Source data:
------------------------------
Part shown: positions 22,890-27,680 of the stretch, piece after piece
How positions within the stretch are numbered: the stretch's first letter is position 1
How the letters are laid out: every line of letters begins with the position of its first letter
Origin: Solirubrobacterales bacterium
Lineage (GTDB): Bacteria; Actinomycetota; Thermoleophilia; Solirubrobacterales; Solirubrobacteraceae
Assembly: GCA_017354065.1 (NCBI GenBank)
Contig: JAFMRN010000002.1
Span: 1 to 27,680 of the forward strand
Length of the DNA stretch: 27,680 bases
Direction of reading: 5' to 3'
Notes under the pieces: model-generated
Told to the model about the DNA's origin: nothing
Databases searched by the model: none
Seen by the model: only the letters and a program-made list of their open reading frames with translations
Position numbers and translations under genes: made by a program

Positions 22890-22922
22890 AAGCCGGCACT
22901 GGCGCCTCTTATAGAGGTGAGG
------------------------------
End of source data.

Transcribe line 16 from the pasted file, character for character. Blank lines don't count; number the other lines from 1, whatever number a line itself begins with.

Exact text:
Positions 22890-22922